Go into any library or bookstore, to the fiction section, and pull out some books from the shelves at random. Flip through the pages. Chances are good you will find descriptions of people bleeding, hurting themselves or someone else, or some equally violent act involving the destruction of human beings in one form or another. It seems nearly impossible to shelter our children from such stories and images, they are simply too prevalent. I personally lament this fact, that our children are growing up in a world full of violence and the worship of violence. What has happened to us humans to allow it, to give permission, to stop protecting the young and helpless, the innocent? Why do we no longer seem to value and revere life itself?
Is it possible to reverse this trend of blood lust and love of violence, and to again teach our children to revere life and do everything possible to preserve and protect it? Not to repress, but to hold sacred every living thing: human, animal and plant. How can we as a society find the courage and strength to fight these forces of destruction, and embrace Life again? To see its fragility and vulnerability as something beautiful and precious, something absolutely worth saving? To stop wanting to dominate and control, manipulate and abuse, and instead to see the value of the preservation of life? I see this as the essential core issue now on Earth.
There was little I could have done today to save that baby rabbit from its fate. But I for one, refuse to view the world and our children’s future as something inevitable, something over which we have no say. We do have something to say, and there has never been a greater need to say it. Do we want our world to become like The Hunger Games in reality? Who wants to live in a world like that? The future is not yet written, or rather, there are many possible variations of the future already written. It is up to all of us to create the future of the Earth. What story will you choose?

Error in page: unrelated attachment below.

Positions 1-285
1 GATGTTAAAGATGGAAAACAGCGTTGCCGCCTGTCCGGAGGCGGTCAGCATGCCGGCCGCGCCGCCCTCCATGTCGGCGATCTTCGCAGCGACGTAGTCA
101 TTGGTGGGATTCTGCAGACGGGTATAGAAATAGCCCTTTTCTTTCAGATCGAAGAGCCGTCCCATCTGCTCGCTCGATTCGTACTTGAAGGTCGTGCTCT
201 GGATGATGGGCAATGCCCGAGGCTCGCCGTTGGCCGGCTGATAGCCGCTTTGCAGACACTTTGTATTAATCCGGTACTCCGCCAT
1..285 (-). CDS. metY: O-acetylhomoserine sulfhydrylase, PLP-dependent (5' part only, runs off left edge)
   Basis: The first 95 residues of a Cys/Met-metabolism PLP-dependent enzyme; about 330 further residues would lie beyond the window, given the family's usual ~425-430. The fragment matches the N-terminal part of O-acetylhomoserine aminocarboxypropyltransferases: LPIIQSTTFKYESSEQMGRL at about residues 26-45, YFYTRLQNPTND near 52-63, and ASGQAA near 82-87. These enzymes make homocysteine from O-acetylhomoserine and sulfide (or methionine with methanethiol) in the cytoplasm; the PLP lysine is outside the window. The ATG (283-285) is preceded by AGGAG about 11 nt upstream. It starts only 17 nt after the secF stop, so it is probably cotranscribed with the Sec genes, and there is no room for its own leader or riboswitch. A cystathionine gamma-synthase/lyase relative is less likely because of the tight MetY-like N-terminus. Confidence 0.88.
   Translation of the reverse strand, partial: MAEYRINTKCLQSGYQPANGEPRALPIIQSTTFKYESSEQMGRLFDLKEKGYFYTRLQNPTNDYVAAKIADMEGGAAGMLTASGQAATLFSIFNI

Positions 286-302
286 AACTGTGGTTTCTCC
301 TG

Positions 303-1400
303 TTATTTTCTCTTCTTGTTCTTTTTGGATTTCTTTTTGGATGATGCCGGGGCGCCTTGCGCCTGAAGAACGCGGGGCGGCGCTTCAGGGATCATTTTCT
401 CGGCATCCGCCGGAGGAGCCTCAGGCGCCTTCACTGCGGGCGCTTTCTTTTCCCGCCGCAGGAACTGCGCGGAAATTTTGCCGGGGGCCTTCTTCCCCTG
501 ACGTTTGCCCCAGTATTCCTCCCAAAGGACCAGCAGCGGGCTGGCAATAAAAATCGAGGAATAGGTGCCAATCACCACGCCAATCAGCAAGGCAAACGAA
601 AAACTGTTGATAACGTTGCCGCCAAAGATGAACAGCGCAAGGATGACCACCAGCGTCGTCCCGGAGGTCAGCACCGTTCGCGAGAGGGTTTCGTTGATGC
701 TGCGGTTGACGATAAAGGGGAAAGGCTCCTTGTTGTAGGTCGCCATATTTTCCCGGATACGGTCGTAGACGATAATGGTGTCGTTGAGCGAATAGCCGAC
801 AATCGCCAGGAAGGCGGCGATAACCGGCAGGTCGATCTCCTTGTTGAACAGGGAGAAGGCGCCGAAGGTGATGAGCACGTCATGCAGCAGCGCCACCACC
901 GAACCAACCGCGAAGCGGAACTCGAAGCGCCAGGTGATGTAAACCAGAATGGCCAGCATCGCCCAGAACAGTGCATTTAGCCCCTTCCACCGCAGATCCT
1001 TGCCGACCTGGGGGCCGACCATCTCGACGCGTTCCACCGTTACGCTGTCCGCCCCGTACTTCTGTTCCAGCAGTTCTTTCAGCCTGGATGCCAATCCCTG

Related excerpt from The Mirror:
Dr Lucy Pearson, lecturer in children’s literature at Newcastle University, explains…
The Hunger Games is an extremely well-constructed and dramatic novel. It addresses questions which are particularly relevant to children who have grown up during a time when there has been the Iraq war, a resurgence in terrorism, social unrest – and the heyday of reality TV.
It is also a commentary on the way we consume coverage of real-life violent events in a way that can be quite voyeuristic – and quite removed from the fact that it’s real people who are suffering.
For example, watching war footage on the news – particularly footage shot in countries culturally very different to our own – there is a sense people feel sad about the suffering they are witnessing, but that’s also quite far removed from reality. They don’t necessarily feel that connection.
At the same time, we are sending young men and women to war zones to fight and potentially kill other young men and women.
When author Suzanne Collins wrote it she said her initial impetus came from flicking from a reality TV show over to war coverage.
The violence in the movie at least asks relevant questions. It’s also important not to underestimate the degree to which quite extreme levels of violence are a part of children’s real-life experience.